It is well known that adult male heights follow a normal (Gaussian) distribution. The same is true of adult female heights. But what does the distribution of heights look like for adults in general? You might be surprised.

Assume heights for women follow a normal distribution with mean of 64 inches and standard deviation 3 inches.

Assume men’s heights follow the same distribution but with an average of 70 inches.

Finally, assume men and women each make up 50% of the population. Then you get the following distribution for the heights of adults in general.

The mixture is surprisingly flat on top. Minor variations on the assumptions above can change the shape, making it more rounded at the top, making it dip in the middle, or making it tip to one side.

See Adult heights and mixture distributions for mathematical details.

See also Why heights are normally distributed.

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Beautiful post. Mostly because it shows that heights does not follow a normal distribution. Ah! Ah!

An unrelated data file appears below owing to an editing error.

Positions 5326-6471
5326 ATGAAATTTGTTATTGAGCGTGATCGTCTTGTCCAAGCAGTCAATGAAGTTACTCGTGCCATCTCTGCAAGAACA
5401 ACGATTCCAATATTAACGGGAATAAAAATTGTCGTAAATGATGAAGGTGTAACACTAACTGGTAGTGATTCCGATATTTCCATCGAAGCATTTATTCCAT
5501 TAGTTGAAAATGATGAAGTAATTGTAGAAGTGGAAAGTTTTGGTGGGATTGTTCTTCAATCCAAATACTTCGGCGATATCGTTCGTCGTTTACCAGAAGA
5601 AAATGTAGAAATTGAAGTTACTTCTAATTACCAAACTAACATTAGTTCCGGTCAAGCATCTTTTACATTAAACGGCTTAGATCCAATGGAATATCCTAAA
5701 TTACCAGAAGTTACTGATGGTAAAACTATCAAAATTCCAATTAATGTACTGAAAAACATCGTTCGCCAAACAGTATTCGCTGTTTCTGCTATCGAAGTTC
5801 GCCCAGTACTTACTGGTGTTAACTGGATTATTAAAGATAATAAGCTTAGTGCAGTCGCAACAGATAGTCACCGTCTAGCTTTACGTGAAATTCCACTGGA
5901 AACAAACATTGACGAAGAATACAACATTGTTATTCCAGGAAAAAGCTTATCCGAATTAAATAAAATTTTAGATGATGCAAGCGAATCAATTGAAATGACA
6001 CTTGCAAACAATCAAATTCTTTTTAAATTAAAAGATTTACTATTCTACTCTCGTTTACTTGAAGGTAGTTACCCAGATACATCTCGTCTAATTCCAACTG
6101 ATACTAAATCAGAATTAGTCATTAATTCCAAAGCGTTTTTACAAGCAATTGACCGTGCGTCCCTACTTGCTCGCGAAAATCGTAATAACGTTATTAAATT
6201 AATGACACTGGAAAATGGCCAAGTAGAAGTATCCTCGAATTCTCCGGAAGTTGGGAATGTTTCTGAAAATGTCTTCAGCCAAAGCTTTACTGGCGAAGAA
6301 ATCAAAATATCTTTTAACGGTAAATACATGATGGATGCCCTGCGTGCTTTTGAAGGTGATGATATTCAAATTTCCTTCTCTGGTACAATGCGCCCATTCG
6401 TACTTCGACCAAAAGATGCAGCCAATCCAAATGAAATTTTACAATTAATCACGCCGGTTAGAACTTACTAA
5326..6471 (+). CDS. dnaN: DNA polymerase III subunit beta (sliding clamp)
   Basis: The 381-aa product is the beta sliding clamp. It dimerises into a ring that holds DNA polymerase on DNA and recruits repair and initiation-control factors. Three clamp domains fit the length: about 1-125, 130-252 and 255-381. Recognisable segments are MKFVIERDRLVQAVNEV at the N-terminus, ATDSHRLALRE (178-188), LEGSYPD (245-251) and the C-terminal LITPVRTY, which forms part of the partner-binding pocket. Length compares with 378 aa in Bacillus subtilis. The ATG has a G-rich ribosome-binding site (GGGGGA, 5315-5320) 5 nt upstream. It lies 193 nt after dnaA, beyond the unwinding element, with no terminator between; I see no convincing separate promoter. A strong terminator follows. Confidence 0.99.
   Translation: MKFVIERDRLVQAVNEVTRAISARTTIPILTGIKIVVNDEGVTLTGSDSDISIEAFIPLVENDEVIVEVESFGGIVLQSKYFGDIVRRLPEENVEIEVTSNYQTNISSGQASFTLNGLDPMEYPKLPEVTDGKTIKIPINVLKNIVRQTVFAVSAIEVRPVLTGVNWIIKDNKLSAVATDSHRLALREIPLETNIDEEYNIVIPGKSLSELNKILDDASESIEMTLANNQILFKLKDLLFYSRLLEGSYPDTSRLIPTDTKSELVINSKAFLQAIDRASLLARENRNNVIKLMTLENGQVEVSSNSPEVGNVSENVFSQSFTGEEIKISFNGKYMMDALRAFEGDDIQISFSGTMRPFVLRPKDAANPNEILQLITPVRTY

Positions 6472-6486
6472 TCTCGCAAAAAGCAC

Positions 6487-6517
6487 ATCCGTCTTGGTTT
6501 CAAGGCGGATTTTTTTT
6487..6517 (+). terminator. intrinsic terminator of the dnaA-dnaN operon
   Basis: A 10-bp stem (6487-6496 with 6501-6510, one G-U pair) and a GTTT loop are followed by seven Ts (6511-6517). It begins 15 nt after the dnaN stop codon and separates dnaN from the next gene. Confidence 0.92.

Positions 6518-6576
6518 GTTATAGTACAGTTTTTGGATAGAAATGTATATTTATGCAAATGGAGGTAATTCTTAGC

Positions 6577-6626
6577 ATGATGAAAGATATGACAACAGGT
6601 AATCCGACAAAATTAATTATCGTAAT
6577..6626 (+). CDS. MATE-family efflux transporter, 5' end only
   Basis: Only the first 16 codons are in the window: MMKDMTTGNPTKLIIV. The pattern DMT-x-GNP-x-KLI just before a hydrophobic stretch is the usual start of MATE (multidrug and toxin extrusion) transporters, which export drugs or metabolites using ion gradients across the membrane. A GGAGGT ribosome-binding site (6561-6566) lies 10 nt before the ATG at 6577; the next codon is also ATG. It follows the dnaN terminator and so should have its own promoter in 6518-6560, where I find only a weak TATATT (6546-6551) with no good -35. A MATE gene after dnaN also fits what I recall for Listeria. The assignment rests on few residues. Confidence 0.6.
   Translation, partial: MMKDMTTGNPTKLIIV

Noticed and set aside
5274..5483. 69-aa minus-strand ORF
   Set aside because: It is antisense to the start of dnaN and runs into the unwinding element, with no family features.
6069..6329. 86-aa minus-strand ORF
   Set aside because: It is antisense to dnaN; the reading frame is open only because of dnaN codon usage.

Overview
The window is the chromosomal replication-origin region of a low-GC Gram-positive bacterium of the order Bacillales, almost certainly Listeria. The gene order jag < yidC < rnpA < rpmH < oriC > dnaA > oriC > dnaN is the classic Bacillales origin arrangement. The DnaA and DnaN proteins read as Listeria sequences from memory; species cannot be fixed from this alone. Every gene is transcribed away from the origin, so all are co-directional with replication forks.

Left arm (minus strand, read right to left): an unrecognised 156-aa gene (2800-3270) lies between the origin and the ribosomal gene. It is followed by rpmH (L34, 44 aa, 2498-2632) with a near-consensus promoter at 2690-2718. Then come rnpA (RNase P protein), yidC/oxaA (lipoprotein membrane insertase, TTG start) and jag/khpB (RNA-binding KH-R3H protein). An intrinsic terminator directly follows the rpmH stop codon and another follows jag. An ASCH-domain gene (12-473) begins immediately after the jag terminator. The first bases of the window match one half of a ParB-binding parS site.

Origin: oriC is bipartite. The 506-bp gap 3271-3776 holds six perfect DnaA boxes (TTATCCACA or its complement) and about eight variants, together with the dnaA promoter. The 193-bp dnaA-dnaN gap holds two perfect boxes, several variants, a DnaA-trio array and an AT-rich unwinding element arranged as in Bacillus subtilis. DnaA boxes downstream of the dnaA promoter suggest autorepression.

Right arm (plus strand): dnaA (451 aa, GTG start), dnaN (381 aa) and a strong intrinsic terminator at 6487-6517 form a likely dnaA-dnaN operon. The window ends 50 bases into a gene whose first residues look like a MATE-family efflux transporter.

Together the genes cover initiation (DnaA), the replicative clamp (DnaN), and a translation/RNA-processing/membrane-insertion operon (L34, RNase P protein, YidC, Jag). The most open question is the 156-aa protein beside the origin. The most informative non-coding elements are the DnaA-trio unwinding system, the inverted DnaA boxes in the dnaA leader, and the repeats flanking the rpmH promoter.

Thanks. I expected a bimodal density, so I was surprised when it came out flat on top. I suppose my expectations were backward: bimodal distributions are often mixtures, so I expected my mixture would be bimodal. With a slight change in assumptions it

isbimodal, but not strongly so, still essentially flat on top.See also this recent paper in The American Statistician:

Is Human Height Bimodal?

Mark F. Schilling, Ann E. Watkins and William Watkins

The American Statistician, Vol. 56, No. 3 (Aug., 2002), pp. 223-229

http://www.jstor.org/stable/3087302

Thanks! I didn’t know about that article.

Like the article says, this is the canonical example of a bimodal distribution. I mentioned it in passing as an example a few days ago in a class I’m teaching. When I sat down to make some plots to take to the next class I found out I was wrong.

Deb Nolan and I discuss this example in our Teaching Statistics book from 2002. We display a density curve which, as it happens, is neither bimodal nor flat on top. The distribution for men has a slightly higher variance. I agree that this is a good classroom example.

A joke has it that the scientists believe is is the mathematicians who know the data to be normally distributed while the mathematicians believe is is the scientists who possess this knowledge. In logic, there is no reason for one to believe the data are normally distributed. It is the sample mean which, under widely applicable circumstances, is normally distributed.

Interesting! If we take this into a regression context, does this mean that the normal distribution assumption for the errors won’t hold if we omit a covariate? (Creating an additional problem besides potential omitted variable bias in the coefficients?)